The government’s decision to stop subsidising old people’s homes was clearly counterproductive and consequences of that move are too ghastly to contemplate.
Bulawayo’s two main old people’s homes are already reeling from that unfortunate government policy reversal made in July 2012 as they are struggling to cater for inmates.
Ever since the government suspended the subsidies, the institutions have been finding it difficult to pay staff on time and there are reports workers go for as long as three months without pay.
Ekuphumuleni Geriatric Home and Entembeni Old People’s Home now have to survive on donations, which are also hard to come by due to the harsh economic environment in the country.
It is mind boggling that the government thought removing safety nets for the elderly was an option under any circumstances.
The government has a responsibility to ensure that the vulnerable, including the aged who are not able to fend for themselves, are protected through safety nets.
If the government finds it fit to pay war veterans pensions every month, what stops it from paying reasonable stipends to inmates at old people’s homes?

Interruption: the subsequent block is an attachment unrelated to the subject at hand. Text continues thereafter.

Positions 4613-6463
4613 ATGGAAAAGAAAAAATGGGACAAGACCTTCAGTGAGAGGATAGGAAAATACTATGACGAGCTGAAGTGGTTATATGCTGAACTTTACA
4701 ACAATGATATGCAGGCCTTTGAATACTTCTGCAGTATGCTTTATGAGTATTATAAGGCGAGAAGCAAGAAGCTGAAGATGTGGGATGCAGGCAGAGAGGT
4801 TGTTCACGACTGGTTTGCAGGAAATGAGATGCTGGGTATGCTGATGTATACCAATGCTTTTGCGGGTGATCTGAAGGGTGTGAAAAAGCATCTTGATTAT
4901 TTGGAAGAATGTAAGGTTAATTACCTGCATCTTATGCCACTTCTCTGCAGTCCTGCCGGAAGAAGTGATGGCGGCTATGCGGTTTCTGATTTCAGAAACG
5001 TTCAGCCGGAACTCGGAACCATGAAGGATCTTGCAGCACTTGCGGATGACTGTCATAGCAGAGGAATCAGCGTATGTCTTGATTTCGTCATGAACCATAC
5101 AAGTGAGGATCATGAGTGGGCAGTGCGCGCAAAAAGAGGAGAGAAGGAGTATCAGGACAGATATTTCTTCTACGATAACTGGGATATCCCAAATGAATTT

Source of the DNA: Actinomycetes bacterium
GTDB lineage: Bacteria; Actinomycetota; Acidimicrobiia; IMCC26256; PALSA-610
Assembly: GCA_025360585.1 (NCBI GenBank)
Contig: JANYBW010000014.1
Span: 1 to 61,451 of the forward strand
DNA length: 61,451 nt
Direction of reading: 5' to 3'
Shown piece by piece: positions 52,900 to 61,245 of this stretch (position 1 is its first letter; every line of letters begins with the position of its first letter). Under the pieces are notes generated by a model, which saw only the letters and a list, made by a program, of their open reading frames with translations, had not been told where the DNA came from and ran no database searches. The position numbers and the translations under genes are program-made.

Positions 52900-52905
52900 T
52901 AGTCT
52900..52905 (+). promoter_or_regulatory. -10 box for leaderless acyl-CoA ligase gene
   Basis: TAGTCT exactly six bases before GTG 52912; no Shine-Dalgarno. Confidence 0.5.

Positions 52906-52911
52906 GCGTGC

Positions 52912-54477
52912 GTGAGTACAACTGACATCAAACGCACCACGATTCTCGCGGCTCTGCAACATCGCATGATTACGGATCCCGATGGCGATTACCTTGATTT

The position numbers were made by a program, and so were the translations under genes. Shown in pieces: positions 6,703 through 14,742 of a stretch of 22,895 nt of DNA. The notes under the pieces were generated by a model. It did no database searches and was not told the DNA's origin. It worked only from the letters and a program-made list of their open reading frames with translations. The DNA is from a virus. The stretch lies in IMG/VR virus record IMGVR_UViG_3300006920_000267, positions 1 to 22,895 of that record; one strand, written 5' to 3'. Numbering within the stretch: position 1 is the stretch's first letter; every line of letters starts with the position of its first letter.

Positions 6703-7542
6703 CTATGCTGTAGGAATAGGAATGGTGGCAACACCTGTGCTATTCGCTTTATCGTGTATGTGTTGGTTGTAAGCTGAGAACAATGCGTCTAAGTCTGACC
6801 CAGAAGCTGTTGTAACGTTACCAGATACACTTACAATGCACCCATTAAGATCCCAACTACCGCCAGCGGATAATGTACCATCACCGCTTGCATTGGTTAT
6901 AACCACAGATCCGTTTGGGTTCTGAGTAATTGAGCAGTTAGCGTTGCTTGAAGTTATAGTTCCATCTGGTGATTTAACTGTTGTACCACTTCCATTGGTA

The two institutions have indicated that they have the capacity to embark on income generating projects as they have fowl runs that can keep thousands of chicken, but are not being utilised due to lack of capital.
The corporate world and the government can take advantage of this infrastructure to help the institutions fend for themselves, while measures are being put in place to resuscitate the subsidies.
Donations are welcome, but they would never be sustainable for the institutions that need to plan ahead in terms of budgets and medical provisions for the inmates.
It is critical that the government takes a leading role in the care for the society’s aged instead of taking a back seat as is the case right now.
The conditions at Ekuphumeleni and Entembeni are of serious concern and authorities should act without delay to alleviate the plight of the elderly.